Hypoxia is a common and prominent feature of the microenvironment at sites of bacteria-associated inflammation in inflammatory bowel disease. The prolyl-hydroxylases (PHD1/2/3) and the asparaginyl-hydroxylase factor-inhibiting HIF are oxygen-sensing enzymes that regulate adaptive responses to hypoxia through controlling the activity of HIF and NF-κB-dependent transcriptional pathways. Previous studies have demonstrated that the pan-hydroxylase inhibitor dimethyloxalylglycine (DMOG) is effective in the alleviation of inflammation in preclinical models of inflammatory bowel disease, at least in part, through suppression of IL-1β-induced NF-κB activity. TLR-dependent signaling in immune cells, such as monocytes, which is important in bacteria-driven inflammation, shares a signaling pathway with IL-1β. In studies into the effect of pharmacologic hydroxylase inhibition on TLR-induced inflammation in monocytes, we found that DMOG selectively triggers cell death in cultured THP-1 cells and primary human monocytes at concentrations well tolerated in other cell types. DMOG-induced apoptosis was independent of increased caspase-3/7 activity but was accompanied by reduced expression of the inhibitor of apoptosis protein 1 (cIAP1). Based on these data, we hypothesize that pharmacologic inhibition of the HIF-hydroxylases selectively targets monocytes for cell death and that this may contribute to the anti-inflammatory activity of HIF-hydroxylase inhibitors.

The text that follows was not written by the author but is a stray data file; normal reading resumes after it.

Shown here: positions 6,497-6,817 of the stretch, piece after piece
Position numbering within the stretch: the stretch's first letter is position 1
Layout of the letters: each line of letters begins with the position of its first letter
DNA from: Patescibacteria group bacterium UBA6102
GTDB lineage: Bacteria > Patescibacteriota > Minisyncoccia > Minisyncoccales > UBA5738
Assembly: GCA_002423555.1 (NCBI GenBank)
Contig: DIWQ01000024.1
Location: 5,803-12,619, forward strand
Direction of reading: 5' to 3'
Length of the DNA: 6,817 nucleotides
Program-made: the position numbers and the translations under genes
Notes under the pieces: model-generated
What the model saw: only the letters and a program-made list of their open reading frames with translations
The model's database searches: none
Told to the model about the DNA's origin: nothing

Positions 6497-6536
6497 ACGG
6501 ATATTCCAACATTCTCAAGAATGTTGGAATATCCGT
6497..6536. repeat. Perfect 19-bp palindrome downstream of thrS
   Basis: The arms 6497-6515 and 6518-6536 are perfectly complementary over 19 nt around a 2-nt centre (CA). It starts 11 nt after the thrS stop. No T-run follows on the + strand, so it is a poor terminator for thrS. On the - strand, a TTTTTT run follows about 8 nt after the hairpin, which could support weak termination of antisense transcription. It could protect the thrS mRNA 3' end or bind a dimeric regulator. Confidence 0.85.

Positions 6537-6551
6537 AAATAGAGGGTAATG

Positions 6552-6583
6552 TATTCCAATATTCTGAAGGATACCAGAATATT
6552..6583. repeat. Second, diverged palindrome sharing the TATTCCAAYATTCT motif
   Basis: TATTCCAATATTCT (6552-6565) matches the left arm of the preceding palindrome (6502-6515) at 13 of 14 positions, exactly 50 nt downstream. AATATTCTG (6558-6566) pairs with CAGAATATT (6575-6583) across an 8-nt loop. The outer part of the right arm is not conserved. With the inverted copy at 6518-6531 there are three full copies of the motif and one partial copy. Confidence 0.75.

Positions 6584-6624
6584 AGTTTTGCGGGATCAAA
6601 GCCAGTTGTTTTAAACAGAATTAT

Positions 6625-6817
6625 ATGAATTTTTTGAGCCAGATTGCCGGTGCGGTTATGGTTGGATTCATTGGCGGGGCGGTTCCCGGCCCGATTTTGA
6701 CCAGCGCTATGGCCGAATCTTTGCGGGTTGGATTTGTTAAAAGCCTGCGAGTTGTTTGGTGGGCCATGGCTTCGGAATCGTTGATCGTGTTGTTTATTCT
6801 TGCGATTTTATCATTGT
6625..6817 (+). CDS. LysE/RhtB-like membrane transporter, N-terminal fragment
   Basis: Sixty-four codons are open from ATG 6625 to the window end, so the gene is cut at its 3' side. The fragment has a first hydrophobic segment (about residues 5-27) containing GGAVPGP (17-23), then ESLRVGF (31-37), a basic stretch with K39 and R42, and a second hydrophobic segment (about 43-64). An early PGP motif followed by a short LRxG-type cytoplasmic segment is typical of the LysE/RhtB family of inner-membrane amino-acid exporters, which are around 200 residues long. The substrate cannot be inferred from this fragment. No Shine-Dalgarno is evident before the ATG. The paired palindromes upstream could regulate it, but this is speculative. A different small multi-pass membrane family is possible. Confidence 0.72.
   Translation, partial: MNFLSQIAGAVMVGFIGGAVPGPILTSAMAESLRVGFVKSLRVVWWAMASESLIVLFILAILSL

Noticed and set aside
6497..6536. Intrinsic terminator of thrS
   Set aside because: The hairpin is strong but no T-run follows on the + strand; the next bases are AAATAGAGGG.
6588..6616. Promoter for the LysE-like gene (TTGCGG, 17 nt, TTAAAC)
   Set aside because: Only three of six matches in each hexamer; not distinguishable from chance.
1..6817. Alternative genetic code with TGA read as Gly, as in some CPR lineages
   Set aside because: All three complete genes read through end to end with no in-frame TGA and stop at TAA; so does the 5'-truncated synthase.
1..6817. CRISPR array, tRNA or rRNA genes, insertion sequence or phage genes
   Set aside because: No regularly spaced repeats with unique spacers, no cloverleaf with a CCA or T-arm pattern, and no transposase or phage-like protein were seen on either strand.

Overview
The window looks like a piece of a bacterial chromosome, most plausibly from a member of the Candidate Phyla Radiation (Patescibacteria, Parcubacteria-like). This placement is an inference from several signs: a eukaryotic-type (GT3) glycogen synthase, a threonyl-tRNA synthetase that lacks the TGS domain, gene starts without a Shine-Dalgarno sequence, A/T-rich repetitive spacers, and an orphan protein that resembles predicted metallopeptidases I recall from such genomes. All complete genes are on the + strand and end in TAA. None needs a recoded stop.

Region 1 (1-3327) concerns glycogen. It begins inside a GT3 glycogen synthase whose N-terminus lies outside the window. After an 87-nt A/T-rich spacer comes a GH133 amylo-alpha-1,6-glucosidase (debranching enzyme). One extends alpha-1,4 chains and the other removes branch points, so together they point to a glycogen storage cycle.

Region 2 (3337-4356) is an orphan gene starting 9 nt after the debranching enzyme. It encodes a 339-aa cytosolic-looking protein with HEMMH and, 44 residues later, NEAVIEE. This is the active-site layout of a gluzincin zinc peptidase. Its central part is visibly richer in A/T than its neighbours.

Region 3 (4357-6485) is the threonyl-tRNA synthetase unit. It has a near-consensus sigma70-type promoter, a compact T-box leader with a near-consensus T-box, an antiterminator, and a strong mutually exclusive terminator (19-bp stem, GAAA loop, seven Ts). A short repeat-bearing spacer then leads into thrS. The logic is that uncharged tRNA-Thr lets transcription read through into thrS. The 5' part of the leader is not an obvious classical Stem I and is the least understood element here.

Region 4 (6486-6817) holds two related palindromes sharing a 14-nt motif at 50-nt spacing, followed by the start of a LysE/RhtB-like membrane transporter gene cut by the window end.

Copyright © 2019 by The American Association of Immunologists, Inc.